21 March 2019

Chemical tracers untangle natural gas from agricultural methane emissions

Posted by larryohanlon

COCCON (Collaborative Carbon Column Observing Network) network of column sensors to measure excess columns of methane (CH4) during tests atop the NCAR Foothills Laboratory. Photo: Mahesh Kumar Sha/KIT/BIRA-IASB

By Katie Weeman

With natural gas booming across the Front Range, drilling rigs may operate within feet from cattle farms. That shared land use can confound attempts to understand trends in methane, a greenhouse gas and air pollutant—the gases emitted from these different sources blend together.

To untangle them, a CIRES-led team has innovated a new, cost-effective technique to efficiently measure methane and a cocktail of associated chemicals in the atmosphere, and to create a kind of chemical identification tag for methane sources.

“Methane is an important greenhouse gas. But it has a high global concentration so it can be challenging to see its specific sources,” said Natalie Kille, CIRES PhD student and lead author on the study published today in the AGU journal Geophysical Research Letters. “This technique allows us to remove the background methane concentrations in our analysis to clearly see unique chemical tracers.”

“Tracers” are chemicals unique to a single source: ethane is a great tracer for oil and gas operations, for example; and ammonia is a tracer for cattle farms, responsible for that unmistakable cow smell. Measuring levels of those two tracers helped the team disentangle sources of methane produced locally by both agriculture and oil and gas operations.

In Colorado, oil and gas operations sit within feet from cattle farms. Photo: Frank Flocke/NCAR

Using instruments that sit on the ground and measure the air above, they can instantly capture a snapshot of chemical concentrations for methane and its tracers in the column of air reaching from the surface all the way up to the top of the atmosphere. The team then uses this information to remove the methane background—a concept known as “excess column”—so that the tracers can take center stage.

“This was the first study to measure excess columns of all these molecules simultaneously,” said Rainer Volkamer, CIRES Fellow, CU associate professor of chemistry, and corresponding author on the study. “This gives us a better handle to separate and quantify methane sources on a regional scale.”

The team set up a network of these small instruments across Colorado’s Front Range. Frank Hase and Thomas Blumenstock with the German Karlsruhe Institute of Technology developed a novel, portable spectrometer capable of highly precise methane measurements. And CIRES/CU Boulder provided Volkamer’s University of Colorado “CU mobile Solar Occultation Flux” instrument that measured the chemical tracers ethane and ammonia. Both devices harness sunlight to identify each molecule by its light absorption fingerprint.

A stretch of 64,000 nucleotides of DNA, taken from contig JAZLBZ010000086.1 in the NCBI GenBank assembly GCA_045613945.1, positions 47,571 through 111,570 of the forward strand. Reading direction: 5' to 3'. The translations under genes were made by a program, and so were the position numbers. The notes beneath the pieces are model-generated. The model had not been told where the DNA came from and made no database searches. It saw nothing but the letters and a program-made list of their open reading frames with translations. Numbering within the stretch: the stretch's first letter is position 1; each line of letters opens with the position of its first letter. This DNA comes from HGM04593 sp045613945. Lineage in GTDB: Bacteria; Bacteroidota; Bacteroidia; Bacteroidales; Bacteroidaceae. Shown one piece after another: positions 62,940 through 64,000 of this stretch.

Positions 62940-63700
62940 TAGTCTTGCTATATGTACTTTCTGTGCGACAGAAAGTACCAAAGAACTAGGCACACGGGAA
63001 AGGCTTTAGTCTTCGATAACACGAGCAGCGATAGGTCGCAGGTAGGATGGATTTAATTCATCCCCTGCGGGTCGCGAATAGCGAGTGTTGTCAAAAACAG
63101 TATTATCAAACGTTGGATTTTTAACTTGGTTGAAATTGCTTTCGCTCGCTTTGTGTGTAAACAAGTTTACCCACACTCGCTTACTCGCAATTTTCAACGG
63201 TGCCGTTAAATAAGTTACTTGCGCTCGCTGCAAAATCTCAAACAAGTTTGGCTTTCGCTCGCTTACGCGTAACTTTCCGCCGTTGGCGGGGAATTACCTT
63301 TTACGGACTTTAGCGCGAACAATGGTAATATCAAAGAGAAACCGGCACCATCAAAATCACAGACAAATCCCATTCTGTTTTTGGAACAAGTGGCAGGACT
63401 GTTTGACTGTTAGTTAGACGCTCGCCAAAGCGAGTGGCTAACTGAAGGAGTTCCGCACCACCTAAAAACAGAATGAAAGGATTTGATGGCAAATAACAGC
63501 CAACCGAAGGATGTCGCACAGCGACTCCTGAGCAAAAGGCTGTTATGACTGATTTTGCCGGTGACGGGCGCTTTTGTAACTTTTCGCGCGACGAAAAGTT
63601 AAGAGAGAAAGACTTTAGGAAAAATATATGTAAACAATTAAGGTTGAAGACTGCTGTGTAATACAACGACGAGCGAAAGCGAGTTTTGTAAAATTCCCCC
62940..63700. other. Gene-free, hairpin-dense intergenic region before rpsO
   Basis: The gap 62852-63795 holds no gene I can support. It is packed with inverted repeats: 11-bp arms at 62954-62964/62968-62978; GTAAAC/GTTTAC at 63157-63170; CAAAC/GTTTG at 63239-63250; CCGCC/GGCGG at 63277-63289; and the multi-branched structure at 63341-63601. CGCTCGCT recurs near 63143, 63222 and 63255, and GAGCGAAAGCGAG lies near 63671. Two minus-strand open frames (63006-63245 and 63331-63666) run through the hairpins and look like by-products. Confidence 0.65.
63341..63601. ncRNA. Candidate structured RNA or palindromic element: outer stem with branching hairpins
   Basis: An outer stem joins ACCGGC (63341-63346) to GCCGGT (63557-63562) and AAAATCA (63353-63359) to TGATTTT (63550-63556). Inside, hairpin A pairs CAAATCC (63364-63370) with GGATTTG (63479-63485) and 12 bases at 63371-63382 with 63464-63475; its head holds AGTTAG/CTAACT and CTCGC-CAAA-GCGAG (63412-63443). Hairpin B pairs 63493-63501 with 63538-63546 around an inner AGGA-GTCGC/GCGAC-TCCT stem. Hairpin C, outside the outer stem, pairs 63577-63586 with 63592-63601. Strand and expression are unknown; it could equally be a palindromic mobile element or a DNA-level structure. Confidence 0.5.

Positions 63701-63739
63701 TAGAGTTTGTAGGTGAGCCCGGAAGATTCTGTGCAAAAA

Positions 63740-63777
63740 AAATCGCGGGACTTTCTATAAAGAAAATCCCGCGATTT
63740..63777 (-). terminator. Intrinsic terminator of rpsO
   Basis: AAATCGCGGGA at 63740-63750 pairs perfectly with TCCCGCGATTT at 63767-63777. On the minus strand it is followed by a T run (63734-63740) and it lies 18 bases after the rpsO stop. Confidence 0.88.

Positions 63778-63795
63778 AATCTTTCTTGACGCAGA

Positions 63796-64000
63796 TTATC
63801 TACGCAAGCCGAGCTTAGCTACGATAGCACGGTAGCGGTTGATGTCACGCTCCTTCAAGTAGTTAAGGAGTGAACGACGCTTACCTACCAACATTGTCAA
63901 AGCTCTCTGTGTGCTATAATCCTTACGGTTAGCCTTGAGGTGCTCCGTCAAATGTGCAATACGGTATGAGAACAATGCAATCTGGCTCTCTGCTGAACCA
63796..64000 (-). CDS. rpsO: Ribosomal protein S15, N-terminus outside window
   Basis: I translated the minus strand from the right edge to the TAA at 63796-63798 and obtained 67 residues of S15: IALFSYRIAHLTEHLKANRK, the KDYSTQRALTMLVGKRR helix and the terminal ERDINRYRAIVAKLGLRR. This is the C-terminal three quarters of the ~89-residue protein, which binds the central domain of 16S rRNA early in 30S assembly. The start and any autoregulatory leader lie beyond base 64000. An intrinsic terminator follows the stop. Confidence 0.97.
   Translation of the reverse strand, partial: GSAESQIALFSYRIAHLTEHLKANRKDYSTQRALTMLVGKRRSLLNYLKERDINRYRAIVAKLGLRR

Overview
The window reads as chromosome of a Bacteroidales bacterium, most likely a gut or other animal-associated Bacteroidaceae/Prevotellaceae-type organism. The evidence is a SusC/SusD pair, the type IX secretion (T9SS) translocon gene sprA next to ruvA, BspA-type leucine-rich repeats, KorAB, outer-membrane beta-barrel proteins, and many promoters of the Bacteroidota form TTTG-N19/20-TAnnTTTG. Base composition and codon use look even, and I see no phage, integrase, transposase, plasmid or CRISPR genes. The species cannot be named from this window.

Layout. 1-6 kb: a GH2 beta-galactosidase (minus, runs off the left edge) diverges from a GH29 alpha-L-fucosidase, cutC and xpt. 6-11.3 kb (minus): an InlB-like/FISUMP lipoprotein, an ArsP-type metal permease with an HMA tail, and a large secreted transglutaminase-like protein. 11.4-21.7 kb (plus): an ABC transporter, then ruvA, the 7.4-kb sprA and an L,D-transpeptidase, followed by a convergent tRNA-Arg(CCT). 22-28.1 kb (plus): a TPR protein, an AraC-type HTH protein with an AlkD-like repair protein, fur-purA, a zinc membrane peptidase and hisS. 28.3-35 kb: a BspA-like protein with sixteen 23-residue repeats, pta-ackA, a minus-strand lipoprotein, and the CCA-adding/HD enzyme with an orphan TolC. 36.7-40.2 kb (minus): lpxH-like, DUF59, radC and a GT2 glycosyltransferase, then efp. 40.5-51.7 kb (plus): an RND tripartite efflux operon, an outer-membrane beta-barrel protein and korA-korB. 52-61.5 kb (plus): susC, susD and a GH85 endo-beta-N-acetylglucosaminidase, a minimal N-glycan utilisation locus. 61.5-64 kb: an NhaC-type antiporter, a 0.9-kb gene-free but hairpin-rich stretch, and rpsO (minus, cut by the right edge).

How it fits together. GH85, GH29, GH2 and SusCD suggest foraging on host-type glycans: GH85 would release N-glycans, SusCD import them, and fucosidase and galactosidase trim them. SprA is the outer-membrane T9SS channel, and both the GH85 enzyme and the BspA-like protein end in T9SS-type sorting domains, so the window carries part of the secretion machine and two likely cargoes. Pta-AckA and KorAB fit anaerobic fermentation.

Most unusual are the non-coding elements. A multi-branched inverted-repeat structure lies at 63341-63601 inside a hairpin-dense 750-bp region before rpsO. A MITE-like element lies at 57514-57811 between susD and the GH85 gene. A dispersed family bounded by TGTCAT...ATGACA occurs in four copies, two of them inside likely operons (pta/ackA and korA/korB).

“These two instruments were set up side-by-side in Eaton, Colorado, within what we call the ‘methane dome’ of the Denver-Julesburg Basin,” said Volkamer. “In the areas where natural gas and cattle farming sites are present, methane is emitted, and mixes together from both sources, forming a bubble inside the atmospheric boundary layer that expands and contracts as if its breathing.”

To measure the background concentrations of methane, the team set up two additional KIT instruments (one operated by the National Center for Atmospheric Research) outside the methane dome, in Boulder and Westminster, each about 60 miles away from Eaton. These data helped Kille’ calculate—and then remove—the background concentration of methane to isolate locally produced methane and those two key chemical tracers.

In previous work to untangle sources of methane, scientists have often collected flask samples of air, either from the ground or by aircraft, for detailed analysis back in a laboratory. But some chemicals, including ammonia, can stick to the insides of some canisters, creating challenges.

In this work, the small and portable instruments could be deployed almost anywhere for real-time measurements of the open atmosphere. In Eaton, the team set up in the parking lot behind a bed and breakfast.

Based on data from five days’ worth of measurements in 2015, the team found oil and natural gas operations were responsible for most of the methane produced in the Denver-Julesburg Basin, with agricultural sources providing an important but minor source.

The study also uncovered some baffling observations that will require further exploration: for example, when methane concentrations are very low, the agricultural sources are relatively more significant.

These results could help natural gas operators, cattle farmers, and their regulators make more informed decisions about methane mitigation.

In the future, the researchers hope to generate a long-term time series over multiple seasons to see how methane sources in the region change over time—a feat that becomes possible with low-cost, autonomous sensor networks like this. Scientists could also work towards comparing these data with those gathered from satellites, to develop best practices to inform satellite observations, said Volkamer.

This story originally appeared on the CIRES website. Katie Weeman works for the CIRES Communications Office.